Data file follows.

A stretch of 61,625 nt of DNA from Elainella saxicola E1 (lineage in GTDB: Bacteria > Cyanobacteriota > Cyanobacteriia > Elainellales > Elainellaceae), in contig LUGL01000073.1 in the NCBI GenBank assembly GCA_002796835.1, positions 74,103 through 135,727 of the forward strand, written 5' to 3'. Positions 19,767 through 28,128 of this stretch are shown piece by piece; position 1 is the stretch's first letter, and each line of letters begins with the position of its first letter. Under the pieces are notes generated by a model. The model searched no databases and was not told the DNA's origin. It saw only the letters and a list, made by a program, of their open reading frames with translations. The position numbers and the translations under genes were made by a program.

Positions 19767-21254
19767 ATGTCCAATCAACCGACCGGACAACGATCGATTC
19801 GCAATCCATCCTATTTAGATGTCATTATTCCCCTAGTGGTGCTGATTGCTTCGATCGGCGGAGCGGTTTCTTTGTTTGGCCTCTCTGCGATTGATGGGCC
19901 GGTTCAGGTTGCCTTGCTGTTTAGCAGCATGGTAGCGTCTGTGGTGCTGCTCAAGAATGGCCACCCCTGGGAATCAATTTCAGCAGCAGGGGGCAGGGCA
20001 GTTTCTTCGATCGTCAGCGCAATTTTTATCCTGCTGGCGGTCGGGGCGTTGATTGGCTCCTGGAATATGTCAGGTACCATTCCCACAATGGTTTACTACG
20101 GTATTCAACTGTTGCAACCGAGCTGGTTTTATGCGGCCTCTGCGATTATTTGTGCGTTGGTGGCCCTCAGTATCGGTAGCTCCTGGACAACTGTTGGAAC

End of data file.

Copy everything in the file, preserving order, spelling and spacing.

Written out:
A stretch of 61,625 nt of DNA from Elainella saxicola E1 (lineage in GTDB: Bacteria > Cyanobacteriota > Cyanobacteriia > Elainellales > Elainellaceae), in contig LUGL01000073.1 in the NCBI GenBank assembly GCA_002796835.1, positions 74,103 through 135,727 of the forward strand, written 5' to 3'. Positions 19,767 through 28,128 of this stretch are shown piece by piece; position 1 is the stretch's first letter, and each line of letters begins with the position of its first letter. Under the pieces are notes generated by a model. The model searched no databases and was not told the DNA's origin. It saw only the letters and a list, made by a program, of their open reading frames with translations. The position numbers and the translations under genes were made by a program.

Positions 19767-21254
19767 ATGTCCAATCAACCGACCGGACAACGATCGATTC
19801 GCAATCCATCCTATTTAGATGTCATTATTCCCCTAGTGGTGCTGATTGCTTCGATCGGCGGAGCGGTTTCTTTGTTTGGCCTCTCTGCGATTGATGGGCC
19901 GGTTCAGGTTGCCTTGCTGTTTAGCAGCATGGTAGCGTCTGTGGTGCTGCTCAAGAATGGCCACCCCTGGGAATCAATTTCAGCAGCAGGGGGCAGGGCA
20001 GTTTCTTCGATCGTCAGCGCAATTTTTATCCTGCTGGCGGTCGGGGCGTTGATTGGCTCCTGGAATATGTCAGGTACCATTCCCACAATGGTTTACTACG
20101 GTATTCAACTGTTGCAACCGAGCTGGTTTTATGCGGCCTCTGCGATTATTTGTGCGTTGGTGGCCCTCAGTATCGGTAGCTCCTGGACAACTGTTGGAAC